Ilona Klein


>Albright-Knox decision to auction art is unwise

I keep hearing that the Albright-Knox Art Gallery has to sell its antiquities in order to be able to keep up with the escalating cost of art. The sale of these pieces will increase the endowment, and give the gallery more money, but not necessarily more wisdom.

The gallery possesses more than 6,500 works of art. Within these are contemporary art pieces that have been acquired in the last 60 years, yet many of these pieces have never been shown. In other words, these works haven't been worth seeing and the money spent on them has been wasted.

That can't be said about the antiquities collection, since it's been valued at $15 million and will be worth even more in the future. The director thinks that Buffalo won't miss a $15 million collection. Are we supposed to think that this is a wise choice?

The gallery has plenty of money -- if it's spent wisely -- to collect the art it wants. Every director before Louis Grachos had been able to live within his means. This argument is mostly framed as an either/or choice, but it's not. We can have new art and live with the old, but can we live with Grachos?

Ben Perrone



>Deaccessioning will strengthen art gallery

The deaccessioning by the Albright-Knox Art Gallery of about 200 pieces of its almost 7,000 works of art is a necessity for the gallery to maintain its prominence in collecting modern and contemporary art.

Even though the financial support of the gallery's 36 board members during the last decade has increased by great multiples, our community is struggling to find the resources to support the gallery's activities, programs and art acquisitions. This is true not only for the Albright-Knox, but for most other cultural institutions in Western New York.

Deaccessioning -- or removing and selling artworks from the collection -- is a regular and accepted practice at major museums across the nation, and we are strictly following the guidelines set by the Association of Art Museum Directors.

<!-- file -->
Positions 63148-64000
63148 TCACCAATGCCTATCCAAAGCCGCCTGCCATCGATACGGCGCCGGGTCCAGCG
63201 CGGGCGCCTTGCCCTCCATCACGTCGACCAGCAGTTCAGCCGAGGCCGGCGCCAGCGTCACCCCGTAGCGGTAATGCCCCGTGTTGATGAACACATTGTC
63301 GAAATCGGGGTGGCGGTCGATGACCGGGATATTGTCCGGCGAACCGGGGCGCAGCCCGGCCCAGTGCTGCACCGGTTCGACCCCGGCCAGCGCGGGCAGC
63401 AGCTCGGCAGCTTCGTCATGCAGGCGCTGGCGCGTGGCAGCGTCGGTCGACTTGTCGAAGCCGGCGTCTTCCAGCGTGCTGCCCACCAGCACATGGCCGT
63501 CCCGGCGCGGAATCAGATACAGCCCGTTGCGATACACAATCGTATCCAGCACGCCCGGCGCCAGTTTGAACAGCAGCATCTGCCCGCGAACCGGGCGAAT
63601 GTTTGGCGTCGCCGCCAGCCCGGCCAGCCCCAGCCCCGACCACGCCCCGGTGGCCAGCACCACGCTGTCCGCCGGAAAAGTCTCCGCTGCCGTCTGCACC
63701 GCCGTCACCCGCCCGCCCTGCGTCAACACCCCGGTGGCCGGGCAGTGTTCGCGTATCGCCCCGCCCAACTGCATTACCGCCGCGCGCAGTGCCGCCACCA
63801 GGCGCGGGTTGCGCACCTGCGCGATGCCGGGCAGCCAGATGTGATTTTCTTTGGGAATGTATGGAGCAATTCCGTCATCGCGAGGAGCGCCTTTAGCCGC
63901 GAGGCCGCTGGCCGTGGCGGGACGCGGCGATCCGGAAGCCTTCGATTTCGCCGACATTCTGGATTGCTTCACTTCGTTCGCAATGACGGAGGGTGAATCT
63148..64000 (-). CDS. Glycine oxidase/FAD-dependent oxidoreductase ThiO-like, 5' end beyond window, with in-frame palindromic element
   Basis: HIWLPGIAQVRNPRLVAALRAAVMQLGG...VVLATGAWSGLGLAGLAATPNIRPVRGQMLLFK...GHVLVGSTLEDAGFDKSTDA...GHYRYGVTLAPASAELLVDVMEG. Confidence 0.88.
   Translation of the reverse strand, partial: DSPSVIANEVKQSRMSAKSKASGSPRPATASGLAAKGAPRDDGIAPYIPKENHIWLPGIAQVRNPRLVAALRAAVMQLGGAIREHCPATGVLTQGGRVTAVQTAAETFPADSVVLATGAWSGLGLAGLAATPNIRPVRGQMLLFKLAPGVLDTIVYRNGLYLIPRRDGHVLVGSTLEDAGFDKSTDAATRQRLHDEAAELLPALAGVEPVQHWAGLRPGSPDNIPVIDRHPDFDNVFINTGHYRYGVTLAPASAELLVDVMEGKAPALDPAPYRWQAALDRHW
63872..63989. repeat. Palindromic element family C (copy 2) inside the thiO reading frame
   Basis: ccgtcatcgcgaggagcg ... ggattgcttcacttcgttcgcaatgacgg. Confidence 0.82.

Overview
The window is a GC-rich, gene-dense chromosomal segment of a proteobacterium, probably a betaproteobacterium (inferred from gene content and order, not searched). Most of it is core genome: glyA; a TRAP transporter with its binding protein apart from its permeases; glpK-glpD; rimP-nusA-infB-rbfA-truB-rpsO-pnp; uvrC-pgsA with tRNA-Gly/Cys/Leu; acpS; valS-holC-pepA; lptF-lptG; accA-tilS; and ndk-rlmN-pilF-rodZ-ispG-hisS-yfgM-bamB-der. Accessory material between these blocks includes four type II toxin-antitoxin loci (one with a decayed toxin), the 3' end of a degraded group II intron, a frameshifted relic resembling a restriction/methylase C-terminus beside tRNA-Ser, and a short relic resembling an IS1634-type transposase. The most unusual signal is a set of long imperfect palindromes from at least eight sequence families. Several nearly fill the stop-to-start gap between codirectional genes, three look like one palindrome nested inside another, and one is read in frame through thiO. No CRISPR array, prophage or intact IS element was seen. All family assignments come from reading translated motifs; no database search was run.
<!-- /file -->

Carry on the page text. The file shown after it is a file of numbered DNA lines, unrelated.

The proceeds received from the deaccessioning will be placed in the gallery's permanent endowment. The principal will earn interest and only the interest on these proceeds may be used for such acquisitions.

Therefore, not only will the deaccessioning plan permit the gallery to continue to compete in the marketplace for the future Jackson Pollocks, it will also ensure that future board members and administrations have adequate funding to do so.

Gerald S. Lippes
Chairman, Finance Committee
Albright-Knox Art Gallery


>Citizens must protest plan to close hospitals

I live in South Buffalo, between Mercy Hospital and the former Our Lady of Victory Hospital, which was closed several years ago and made into a living facility. That leaves Mercy Hospital as the closest medical facility for this area. Now there is talk of closing Millard Fillmore and St. Joseph hospitals. What are people going to do when they need medical help?

Our political leaders are absolutely of no help. They promise us the world, but don't deliver. We must do what is necessary. We must have the courage to protest and let our feelings be known. Our political leaders are nothing but talk. Let's not be like them.

Tom Fox